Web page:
A Savoury Vegetarian Pie
My dear friend Kim sent me a recipe from Oh My Veggies called Savoury Pumpkin Galette and both of us made them for our respective family Christmas dinners this year. Mine were a big hit at Christmas and I just finished making a fresh batch. I made four and froze two, so we got dinner and leftovers for lunches. The first time I used blue hubbard and butternut squash, and this time I used delicata and butternut squash. I added garlic to the original recipe and found there was leftover filling so I adjusted the recipe last night and got 4 pies out of the following ingredients.
For the Sage Parmesan Walnut Pesto
1.5 cups walnut pieces / chopped walnuts
1.5 cups parmesan cheese or combination of other cheeses (I used asiago and parmesan, as well as 1 cup parmesan and 1/2 cup goat cheese)
3 cloves chopped garlic
3 loosely packed tablespoons freshly chopped sage
salt and freshly cracked pepper to taste
6 tablespoons (90ml) olive oil
For the rest
2 small winter squash (butternut, red kuri, delicata, kabocha etc)
4 pie crusts (see note below on making your own. Kim used puffed pastry and said that worked too. I am sure the filling would also be wonderful in filo pastry triangles).
*Edit: I recently made this crust recipe from our local produce supplier and doubled it for the 4 pie shells. I used butter and 3 parts white flour to 1 part whole wheat flour. The dough was very easy to work with and turned out great.
How to roast the squash
1. Cut into wedges that are 1/4 inch thick. Keep in mind you will want to layer them around the pie in a circle so if you can keep the wedge sizes similar that helps.
2. Preheat oven to 400 F.
3. Oil baking sheets lightly to prevent sticking.
4. Place squash wedges on baking sheets in a single layer.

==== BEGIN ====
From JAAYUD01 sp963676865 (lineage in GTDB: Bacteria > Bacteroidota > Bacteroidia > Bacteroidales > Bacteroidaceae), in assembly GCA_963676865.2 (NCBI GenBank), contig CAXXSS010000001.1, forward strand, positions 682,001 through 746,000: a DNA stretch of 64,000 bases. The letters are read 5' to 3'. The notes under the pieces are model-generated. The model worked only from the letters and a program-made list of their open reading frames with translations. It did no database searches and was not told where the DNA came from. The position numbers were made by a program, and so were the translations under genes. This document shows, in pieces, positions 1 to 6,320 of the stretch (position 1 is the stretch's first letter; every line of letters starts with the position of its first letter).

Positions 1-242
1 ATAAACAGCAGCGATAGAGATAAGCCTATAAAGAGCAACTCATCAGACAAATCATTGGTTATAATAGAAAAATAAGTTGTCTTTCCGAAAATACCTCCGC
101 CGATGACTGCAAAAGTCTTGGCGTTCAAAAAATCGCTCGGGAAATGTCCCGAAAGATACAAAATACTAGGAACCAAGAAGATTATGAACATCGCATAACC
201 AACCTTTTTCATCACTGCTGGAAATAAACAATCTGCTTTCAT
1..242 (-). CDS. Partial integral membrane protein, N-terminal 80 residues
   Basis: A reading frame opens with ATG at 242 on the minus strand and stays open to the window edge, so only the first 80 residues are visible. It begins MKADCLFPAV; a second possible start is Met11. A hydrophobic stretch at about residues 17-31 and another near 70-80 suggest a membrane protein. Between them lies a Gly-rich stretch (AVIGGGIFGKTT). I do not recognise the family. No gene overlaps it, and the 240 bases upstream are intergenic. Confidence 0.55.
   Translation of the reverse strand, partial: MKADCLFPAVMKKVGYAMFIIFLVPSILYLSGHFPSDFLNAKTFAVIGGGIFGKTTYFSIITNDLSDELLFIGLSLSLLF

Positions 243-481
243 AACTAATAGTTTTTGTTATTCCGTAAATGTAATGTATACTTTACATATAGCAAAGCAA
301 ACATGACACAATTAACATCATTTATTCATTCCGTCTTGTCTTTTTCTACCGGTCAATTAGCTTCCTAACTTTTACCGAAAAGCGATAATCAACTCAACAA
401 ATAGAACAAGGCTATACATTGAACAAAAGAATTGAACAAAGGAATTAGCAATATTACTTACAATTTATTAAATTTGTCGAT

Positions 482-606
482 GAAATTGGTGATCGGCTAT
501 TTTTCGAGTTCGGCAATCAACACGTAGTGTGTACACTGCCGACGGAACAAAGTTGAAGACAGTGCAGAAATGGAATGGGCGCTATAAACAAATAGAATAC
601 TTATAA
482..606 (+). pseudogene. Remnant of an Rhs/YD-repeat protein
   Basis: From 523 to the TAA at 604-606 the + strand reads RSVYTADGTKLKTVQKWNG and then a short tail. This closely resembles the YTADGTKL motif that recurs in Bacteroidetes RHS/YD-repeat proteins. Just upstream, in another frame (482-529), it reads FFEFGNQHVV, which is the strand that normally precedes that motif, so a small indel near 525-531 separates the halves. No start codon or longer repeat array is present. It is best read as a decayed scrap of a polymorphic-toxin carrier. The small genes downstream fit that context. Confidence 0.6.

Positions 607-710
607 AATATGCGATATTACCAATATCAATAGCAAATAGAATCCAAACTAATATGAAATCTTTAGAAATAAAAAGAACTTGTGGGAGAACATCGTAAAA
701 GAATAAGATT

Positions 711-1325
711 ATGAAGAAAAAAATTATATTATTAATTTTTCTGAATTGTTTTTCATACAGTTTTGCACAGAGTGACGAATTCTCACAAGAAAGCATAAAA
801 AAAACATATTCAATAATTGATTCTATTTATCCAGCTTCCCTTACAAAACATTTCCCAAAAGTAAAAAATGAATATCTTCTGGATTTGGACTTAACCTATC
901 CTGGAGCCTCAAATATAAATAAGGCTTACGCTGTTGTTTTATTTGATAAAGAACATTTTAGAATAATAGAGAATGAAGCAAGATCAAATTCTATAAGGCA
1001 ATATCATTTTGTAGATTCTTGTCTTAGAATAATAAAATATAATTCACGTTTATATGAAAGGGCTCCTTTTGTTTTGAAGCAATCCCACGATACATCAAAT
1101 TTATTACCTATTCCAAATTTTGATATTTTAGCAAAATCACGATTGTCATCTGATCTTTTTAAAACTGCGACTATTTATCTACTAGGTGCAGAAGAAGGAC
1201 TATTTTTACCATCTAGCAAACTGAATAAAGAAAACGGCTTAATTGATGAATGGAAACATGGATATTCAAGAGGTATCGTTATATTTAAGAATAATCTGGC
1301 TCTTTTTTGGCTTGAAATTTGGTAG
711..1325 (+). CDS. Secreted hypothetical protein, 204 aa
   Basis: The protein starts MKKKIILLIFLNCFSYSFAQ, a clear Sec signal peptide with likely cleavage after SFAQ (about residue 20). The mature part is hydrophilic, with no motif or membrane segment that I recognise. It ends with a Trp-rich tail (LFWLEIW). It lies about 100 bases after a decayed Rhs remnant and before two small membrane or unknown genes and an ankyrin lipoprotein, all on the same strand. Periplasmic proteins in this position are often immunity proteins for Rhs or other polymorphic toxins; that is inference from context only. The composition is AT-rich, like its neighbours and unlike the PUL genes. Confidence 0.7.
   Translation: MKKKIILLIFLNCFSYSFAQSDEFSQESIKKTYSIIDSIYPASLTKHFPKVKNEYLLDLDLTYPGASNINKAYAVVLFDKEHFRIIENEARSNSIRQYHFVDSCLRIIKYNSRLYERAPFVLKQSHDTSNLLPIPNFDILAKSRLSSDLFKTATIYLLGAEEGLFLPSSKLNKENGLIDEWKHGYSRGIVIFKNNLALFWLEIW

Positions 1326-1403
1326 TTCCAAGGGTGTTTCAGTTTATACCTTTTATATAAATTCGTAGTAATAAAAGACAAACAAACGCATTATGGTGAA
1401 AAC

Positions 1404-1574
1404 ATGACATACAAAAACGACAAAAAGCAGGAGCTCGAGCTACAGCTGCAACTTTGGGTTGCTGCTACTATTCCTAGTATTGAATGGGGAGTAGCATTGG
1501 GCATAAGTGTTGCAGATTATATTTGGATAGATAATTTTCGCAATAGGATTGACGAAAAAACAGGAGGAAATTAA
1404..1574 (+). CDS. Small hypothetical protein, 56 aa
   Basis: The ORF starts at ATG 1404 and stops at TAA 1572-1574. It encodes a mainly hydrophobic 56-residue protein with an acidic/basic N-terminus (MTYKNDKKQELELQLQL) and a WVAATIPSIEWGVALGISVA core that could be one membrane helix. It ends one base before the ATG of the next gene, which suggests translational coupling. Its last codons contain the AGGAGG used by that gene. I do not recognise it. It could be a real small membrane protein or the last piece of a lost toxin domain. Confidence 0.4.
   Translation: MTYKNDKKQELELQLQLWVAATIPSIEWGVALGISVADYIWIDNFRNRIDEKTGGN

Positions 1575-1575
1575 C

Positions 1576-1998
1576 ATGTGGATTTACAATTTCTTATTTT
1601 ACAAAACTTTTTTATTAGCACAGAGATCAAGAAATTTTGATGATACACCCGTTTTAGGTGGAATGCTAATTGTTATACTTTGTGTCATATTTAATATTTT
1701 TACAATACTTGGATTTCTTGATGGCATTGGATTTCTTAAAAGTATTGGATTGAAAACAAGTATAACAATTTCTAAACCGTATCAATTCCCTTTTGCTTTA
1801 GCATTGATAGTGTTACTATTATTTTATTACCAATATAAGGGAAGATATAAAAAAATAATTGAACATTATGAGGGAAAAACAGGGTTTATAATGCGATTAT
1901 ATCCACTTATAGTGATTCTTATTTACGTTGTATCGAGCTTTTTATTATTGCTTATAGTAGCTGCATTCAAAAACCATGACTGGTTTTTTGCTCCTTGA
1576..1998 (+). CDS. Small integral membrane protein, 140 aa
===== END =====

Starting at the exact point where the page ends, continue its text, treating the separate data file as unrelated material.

5. Bake 20-30 minutes until soft. If some pieces are slightly starting to brown that would be a good time to pull them out.
How to make the Sage Parmesan Walnut Pesto
Add walnuts, parmesan, fresh chopped sage, olive oil and garlic to your food processor and pulse. Add salt and pepper to taste. If you use pre-chopped walnuts your filling will be a bit smoother – if you want more texture use whole walnuts and pulse only until crumbly.
Assemble the Pies
1. Distribute the filling between your four pie shells and spread flat with a spoon or rubber spatula so you have a thin layer of pesto at the bottom of each pie shell.
2. Keep the filling about 1/2 to 1 inch from the edge of the shell.
3. Layer the squash wedges around the top of the pie. You can start at one spot and slightly offset each wedge as you go. Or you can place at 12 o’clock, 3 o’clock, 6 o’clock, 9 o’clock, then repeat in the gaps until it is all filled. Or if you don’t care about how it looks layer them any which way to cover up the filling!
4. Fold the edge of the pie shell towards the inside of the pie, covering up the edges of the squash.
Bake the pies
At this point you can keep in your fridge for your party, bag and freeze for later, or bake in the oven according to your pie crust recipe / package instructions. Basically bake until the crust starts going golden brown.
Homemade pie crust vs. store bought pie crust
Is it worth it to make your own crust?
For the record, the first time I made this for Christmas I bought three pie crusts from my local baker. I think he charged me 2.50 or 3.o0 per pie shell and they were perfect and delicious. I am guessing they were a butter crust, as I made shortening pie crusts last night and could taste the difference. It has been a LONG time since I made pie crust from scratch. I now remember why people have pie crust recipes they swear by. I used this all shortening pie crust recipe from baking bites and I think it was a good recipe but I admit I did not follow everything exactly. I used the food processor which was an option, but I don’t think I would do that again. It was hard to tell if I’d added enough water but I didn’t want to add too much. Then I put the dough in the freezer to speed things up rather than the fridge. I think my dough was too cold when I started rolling as the first two shells were more finicky than the last two after the dough had warmed up a little. I did myself a favour and researched some pie crust rolling techniques and I believe this article on how to roll a perfect pie crust from finecooking.com probably saved these for me. Particularly the tip to rotate the shell, periodically slide a spatula / knife under the bottom, flip over, and roll in different directions around a clock.
Anyways, next time I will either buy from my baker again or try a butter crust, hopefully from a recipe tested by someone I know and trust!